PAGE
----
Nov 05, 2008 Ami Olson Uncategorized
Aside from Incredible Hulk costumes, a new Halloween trend seems to be forming.
For two consecutive years, mischief and mayhem in the Cherry Road neighborhood has been minimal, according to Geddes Police Chief Vic Gillette.
As Claire Hicks’ Halloween tradition has grown in popularity over the last 27 years, vandalism and crime was on the rise in the area around Cherry Road School in Westvale, Gillette said. Over the last decade or so, “traditional” Halloween pranks have gotten out of hand.
Gillette recalled being personally hit in the back with eggs, encountering young teens resisting the police and having to call in Air One a couple of years ago in an attempt to break up a mob of teens at the school.
But this year, a new trend may be showing itself.
Gillete said Trooper Joseph Calloia, school resource officer at Westhill schools, was present last year and the department saw a significantly quieter Halloween. He was not sure whether it could be attributed to the trooper’s presence or not.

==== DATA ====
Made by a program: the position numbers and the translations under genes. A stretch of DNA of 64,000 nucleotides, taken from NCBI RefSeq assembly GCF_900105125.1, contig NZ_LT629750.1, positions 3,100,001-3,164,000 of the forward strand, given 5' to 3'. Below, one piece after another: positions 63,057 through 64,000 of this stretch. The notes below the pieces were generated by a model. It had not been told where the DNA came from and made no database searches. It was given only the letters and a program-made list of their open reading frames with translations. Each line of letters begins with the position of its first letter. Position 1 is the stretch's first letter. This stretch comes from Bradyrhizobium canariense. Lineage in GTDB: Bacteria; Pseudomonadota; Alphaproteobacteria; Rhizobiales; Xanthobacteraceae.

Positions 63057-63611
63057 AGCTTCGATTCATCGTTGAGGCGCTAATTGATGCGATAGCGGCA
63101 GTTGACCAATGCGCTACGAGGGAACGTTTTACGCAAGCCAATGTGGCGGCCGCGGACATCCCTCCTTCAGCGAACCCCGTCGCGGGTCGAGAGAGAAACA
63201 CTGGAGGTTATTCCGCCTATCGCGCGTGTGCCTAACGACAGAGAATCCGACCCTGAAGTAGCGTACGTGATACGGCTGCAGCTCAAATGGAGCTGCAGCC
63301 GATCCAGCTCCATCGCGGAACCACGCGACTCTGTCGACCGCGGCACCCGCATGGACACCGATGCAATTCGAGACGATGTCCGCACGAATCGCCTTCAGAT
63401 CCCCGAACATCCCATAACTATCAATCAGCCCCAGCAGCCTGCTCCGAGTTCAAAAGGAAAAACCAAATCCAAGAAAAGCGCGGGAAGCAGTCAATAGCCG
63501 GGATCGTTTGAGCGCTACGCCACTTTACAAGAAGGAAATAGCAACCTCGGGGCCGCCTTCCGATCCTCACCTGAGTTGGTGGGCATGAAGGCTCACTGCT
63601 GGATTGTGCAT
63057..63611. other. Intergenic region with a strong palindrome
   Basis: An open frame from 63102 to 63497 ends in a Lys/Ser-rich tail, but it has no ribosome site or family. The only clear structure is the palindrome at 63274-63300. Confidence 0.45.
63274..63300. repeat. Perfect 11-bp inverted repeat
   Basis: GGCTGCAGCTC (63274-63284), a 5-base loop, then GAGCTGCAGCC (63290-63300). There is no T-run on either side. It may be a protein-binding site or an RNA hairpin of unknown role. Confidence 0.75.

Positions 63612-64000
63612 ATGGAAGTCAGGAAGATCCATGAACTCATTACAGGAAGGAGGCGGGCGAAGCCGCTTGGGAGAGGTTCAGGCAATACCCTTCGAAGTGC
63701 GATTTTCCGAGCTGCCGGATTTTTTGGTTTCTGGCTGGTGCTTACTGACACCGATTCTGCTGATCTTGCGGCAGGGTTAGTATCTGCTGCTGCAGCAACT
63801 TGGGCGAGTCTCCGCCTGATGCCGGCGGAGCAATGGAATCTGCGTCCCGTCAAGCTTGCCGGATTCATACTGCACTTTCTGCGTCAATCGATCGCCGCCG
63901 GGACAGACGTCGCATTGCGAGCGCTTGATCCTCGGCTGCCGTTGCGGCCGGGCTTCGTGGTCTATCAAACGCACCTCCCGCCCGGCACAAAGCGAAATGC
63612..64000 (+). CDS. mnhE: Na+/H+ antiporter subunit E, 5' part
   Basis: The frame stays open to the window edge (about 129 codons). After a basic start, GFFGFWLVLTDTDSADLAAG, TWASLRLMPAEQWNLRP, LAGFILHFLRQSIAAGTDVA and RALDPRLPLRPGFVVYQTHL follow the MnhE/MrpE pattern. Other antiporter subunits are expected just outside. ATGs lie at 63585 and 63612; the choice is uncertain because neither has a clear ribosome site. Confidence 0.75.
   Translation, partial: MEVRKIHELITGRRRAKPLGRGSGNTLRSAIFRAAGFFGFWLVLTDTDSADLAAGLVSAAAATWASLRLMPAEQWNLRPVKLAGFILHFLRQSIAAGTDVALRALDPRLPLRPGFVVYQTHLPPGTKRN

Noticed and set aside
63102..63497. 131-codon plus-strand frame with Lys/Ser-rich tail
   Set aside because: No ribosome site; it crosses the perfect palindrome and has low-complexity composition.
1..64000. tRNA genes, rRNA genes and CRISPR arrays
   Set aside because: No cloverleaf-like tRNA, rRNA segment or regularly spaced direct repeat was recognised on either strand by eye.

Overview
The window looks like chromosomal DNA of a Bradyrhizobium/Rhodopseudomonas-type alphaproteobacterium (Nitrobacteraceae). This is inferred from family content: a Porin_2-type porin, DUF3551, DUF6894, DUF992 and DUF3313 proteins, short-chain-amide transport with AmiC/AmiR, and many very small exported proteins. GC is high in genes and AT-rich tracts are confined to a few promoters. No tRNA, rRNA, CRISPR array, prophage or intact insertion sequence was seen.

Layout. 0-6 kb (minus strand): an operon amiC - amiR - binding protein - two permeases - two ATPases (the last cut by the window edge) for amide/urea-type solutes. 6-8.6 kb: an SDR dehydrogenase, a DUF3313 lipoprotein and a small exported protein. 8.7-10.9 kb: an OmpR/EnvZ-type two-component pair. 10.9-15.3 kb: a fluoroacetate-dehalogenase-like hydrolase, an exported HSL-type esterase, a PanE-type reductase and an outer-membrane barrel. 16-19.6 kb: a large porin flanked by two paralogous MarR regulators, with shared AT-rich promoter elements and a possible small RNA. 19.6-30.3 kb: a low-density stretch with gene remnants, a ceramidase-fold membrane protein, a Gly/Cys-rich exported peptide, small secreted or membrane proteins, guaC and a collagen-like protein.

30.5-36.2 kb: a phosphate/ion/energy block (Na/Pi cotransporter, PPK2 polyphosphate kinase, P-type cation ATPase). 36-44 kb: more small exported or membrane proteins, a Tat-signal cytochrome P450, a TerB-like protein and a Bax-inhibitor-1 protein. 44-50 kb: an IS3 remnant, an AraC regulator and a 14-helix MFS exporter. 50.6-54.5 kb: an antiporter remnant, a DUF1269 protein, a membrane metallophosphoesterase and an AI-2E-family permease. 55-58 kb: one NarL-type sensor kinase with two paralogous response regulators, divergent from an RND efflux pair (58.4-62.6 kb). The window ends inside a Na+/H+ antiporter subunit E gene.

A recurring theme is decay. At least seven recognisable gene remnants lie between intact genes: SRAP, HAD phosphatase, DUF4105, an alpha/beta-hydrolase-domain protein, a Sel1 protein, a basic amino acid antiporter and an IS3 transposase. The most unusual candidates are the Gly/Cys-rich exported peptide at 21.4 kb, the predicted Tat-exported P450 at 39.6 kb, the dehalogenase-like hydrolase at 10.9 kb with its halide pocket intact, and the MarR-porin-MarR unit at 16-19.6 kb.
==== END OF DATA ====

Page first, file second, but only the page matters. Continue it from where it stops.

This year, the unseasonably warm weather and Halloween falling on a Friday set the stage for things to get out of hand, Gillette said. But he and the department were pleasantly surprised.
I rode with Gillette while he patrolled the streets surrounding Cherry Road School during “prime time,” from 6:30 to 9 p.m. On Halloween, he said, six cars were assigned to patrol the area, while only one car patrolled Lakeland. On an average night, one patrol car is dedicated to each area.
But while the sky grew darker and the crowd of younger trick-or-treaters began to thin, the typical mischief was slow to start. A few small groups of teens dotted throughout the neighborhood were soon covered in shaving cream, but little else was left as evidence of past Halloween chaos.
Gillette pointed out that the radio had been very quiet, as well, hinting to rather uneventful night in other towns west of the city of Syracuse.
Solvay police noted little activity on Halloween, not even a smashed pumpkin.
In Camillus, Police Chief Thomas Winn said the department saw an increase in calls on Halloween as compared to previous years, but they were not mischief-related. For the last two or three years, Winn said, “Halloween’s been a real quiet event.”
Winn attributed the decrease in pranks and vandalism to better parenting and parents taking more care to know where their kids are.